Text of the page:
Figure 1. Comparison of the departure of average temperature from normal for December 1957 (the the second warmest December on record in the U.S.) and December 2006. Image credit: NOAA.

Figure 2. Average December temperatures for the U.S. from 1895 to 2006. Image credit: National Climatic Data Center.

Rolling thirteens with the weather dice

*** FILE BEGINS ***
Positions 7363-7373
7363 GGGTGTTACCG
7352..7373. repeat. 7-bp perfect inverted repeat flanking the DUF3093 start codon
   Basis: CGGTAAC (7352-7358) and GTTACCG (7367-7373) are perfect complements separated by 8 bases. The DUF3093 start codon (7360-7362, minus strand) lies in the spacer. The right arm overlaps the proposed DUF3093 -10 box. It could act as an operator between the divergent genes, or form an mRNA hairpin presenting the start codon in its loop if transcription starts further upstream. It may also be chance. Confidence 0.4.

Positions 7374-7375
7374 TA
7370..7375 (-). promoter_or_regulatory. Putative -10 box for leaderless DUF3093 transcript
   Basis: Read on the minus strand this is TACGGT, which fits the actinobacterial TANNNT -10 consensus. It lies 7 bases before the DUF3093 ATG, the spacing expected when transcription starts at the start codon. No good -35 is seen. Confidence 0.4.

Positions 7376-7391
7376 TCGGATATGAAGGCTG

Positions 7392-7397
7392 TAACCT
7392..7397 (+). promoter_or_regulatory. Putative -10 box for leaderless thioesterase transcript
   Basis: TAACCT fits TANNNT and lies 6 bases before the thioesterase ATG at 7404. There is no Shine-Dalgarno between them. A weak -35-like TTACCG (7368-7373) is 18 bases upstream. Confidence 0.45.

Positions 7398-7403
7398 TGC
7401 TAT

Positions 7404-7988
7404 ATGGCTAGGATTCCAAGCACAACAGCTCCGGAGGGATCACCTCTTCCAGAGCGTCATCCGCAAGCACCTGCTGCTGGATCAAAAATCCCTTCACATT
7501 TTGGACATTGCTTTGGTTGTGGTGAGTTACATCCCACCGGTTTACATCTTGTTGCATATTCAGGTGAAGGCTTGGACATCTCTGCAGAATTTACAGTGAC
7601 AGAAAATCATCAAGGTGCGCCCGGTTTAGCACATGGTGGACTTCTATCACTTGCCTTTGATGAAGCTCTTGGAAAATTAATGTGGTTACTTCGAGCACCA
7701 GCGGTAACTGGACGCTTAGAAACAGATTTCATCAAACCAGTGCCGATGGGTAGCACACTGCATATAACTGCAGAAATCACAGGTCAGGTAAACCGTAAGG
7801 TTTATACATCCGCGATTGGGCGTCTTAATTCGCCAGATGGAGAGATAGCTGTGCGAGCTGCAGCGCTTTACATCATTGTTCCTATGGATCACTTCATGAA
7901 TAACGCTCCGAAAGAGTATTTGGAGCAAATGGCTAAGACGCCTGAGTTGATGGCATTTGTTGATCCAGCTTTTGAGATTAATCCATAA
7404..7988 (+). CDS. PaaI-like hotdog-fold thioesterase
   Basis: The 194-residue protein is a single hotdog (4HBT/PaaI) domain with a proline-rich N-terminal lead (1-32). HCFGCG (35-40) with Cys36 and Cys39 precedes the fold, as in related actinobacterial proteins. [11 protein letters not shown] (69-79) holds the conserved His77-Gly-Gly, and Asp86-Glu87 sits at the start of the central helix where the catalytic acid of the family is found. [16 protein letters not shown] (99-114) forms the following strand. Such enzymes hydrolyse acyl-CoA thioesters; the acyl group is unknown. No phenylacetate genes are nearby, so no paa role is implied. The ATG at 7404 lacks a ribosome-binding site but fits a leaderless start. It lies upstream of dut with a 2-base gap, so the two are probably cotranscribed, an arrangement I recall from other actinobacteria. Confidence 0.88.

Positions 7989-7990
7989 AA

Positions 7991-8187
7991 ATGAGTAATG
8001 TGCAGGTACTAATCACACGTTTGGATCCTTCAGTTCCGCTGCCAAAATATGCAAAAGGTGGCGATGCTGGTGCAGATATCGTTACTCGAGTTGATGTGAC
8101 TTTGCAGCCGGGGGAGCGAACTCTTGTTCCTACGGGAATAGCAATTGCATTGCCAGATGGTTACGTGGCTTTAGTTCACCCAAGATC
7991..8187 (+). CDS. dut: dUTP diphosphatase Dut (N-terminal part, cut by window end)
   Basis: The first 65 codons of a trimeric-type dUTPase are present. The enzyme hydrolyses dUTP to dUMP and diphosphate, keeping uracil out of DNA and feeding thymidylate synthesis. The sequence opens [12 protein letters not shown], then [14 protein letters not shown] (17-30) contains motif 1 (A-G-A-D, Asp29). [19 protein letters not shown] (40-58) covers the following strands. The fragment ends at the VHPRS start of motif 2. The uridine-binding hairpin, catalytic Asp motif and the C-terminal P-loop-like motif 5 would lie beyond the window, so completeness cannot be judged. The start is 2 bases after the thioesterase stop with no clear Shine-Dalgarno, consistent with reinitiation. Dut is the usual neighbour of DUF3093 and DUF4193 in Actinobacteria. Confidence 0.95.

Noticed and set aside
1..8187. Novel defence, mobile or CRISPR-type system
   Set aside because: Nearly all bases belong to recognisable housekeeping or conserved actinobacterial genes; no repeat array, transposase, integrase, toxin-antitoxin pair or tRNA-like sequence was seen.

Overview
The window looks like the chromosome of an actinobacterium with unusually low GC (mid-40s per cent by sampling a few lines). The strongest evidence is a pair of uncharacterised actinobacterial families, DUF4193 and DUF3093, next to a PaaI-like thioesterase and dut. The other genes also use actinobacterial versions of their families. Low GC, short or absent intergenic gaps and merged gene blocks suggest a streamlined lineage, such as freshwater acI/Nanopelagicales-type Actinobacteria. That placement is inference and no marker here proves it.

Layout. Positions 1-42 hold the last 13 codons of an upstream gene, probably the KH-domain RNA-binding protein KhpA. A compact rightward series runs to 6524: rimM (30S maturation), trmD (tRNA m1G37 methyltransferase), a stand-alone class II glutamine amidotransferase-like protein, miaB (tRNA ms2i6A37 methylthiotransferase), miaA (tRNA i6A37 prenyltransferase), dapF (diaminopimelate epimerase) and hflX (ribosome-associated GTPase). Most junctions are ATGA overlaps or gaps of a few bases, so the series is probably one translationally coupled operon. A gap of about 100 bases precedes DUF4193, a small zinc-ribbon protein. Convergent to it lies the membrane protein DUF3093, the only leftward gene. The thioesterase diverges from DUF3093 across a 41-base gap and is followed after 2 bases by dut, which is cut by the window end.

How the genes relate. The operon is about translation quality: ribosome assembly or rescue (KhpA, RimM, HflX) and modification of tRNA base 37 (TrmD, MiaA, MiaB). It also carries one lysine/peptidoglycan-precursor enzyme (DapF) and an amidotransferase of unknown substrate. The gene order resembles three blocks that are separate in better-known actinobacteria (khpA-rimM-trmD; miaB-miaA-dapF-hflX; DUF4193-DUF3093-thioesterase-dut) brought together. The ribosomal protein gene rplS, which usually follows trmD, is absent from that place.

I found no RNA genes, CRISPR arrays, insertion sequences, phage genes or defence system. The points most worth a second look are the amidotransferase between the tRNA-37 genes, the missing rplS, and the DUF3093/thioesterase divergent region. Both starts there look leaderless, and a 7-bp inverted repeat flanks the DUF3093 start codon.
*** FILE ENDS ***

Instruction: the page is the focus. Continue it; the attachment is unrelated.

Take a look at the trend December temperatures in Figure 2. It shows that the average temperature has warmed a little more than 1� F in the past century. It may not seem like much, but that is enough to significantly load the dice in favor of warmer winters. Six of the ten warmest U.S. winters on record have occurred in the past 15 years. Month long spells where winter is seemingly absent--as also occurred in January 2006, the warmest January in U.S. history--have become more common. Keep in mind that the weather of January of 2006--which blew away the previous record for warmest January by a huge margin (2� F)--occurred during a La Nina year, not an El Nino. What concerns me most is that the warming trend is not isolated to the U.S. The 1� F rise in temperatures the past century has occurred world-wide, thanks to global warming, and the temperature increase has been much higher in the Arctic--something the climate models have predicted would occur as a telltale sign of the human-caused addition of greenhouse gases to the atmosphere. In the past, an exceptionally warm winter month in the U.S., like December 1957 (Figure 3), was offset by much cooler weather elsewhere, such as we see in Alaska, Greenland, and northern Siberia. However, December 2006 had no such offsetting cool temperatures--it was more than 1� C above average over almost all the land areas of the Northern Hemisphere north of 40� north latitude (Figure 4). Colorado, whose three blizzards have been widely cited as evidence that winter has been severe elsewhere, still recorded temperatures about 1� C above normal in December 2006.